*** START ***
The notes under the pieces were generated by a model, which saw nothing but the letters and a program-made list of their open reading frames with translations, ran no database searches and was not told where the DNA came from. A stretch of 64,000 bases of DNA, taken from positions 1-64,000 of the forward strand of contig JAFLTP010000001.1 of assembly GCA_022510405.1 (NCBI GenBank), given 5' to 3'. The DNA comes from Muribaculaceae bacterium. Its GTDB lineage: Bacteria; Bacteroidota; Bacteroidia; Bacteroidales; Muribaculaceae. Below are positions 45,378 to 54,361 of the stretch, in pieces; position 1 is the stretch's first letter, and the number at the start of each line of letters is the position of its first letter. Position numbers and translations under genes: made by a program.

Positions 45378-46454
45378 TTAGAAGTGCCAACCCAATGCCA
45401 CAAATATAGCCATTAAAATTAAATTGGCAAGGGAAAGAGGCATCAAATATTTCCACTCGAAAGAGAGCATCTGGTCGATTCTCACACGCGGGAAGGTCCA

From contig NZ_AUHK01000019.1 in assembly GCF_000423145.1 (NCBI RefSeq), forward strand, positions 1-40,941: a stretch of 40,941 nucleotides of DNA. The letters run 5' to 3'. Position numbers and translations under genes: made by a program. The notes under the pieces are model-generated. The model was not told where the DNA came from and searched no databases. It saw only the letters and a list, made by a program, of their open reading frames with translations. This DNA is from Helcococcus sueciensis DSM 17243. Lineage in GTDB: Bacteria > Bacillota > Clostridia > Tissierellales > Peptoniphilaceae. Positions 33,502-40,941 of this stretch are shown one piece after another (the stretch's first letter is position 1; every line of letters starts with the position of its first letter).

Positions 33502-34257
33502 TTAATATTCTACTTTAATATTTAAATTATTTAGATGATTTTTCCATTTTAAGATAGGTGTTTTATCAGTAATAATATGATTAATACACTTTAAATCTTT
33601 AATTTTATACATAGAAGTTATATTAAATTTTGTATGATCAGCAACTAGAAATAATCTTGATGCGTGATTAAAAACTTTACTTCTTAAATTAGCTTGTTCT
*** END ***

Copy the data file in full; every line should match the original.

The notes under the pieces were generated by a model, which saw nothing but the letters and a program-made list of their open reading frames with translations, ran no database searches and was not told where the DNA came from. A stretch of 64,000 bases of DNA, taken from positions 1-64,000 of the forward strand of contig JAFLTP010000001.1 of assembly GCA_022510405.1 (NCBI GenBank), given 5' to 3'. The DNA comes from Muribaculaceae bacterium. Its GTDB lineage: Bacteria; Bacteroidota; Bacteroidia; Bacteroidales; Muribaculaceae. Below are positions 45,378 to 54,361 of the stretch, in pieces; position 1 is the stretch's first letter, and the number at the start of each line of letters is the position of its first letter. Position numbers and translations under genes: made by a program.

Positions 45378-46454
45378 TTAGAAGTGCCAACCCAATGCCA
45401 CAAATATAGCCATTAAAATTAAATTGGCAAGGGAAAGAGGCATCAAATATTTCCACTCGAAAGAGAGCATCTGGTCGATTCTCACACGCGGGAAGGTCCA

From contig NZ_AUHK01000019.1 in assembly GCF_000423145.1 (NCBI RefSeq), forward strand, positions 1-40,941: a stretch of 40,941 nucleotides of DNA. The letters run 5' to 3'. Position numbers and translations under genes: made by a program. The notes under the pieces are model-generated. The model was not told where the DNA came from and searched no databases. It saw only the letters and a list, made by a program, of their open reading frames with translations. This DNA is from Helcococcus sueciensis DSM 17243. Lineage in GTDB: Bacteria > Bacillota > Clostridia > Tissierellales > Peptoniphilaceae. Positions 33,502-40,941 of this stretch are shown one piece after another (the stretch's first letter is position 1; every line of letters starts with the position of its first letter).

Positions 33502-34257
33502 TTAATATTCTACTTTAATATTTAAATTATTTAGATGATTTTTCCATTTTAAGATAGGTGTTTTATCAGTAATAATATGATTAATACACTTTAAATCTTT
33601 AATTTTATACATAGAAGTTATATTAAATTTTGTATGATCAGCAACTAGAAATAATCTTGATGCGTGATTAAAAACTTTACTTCTTAAATTAGCTTGTTCT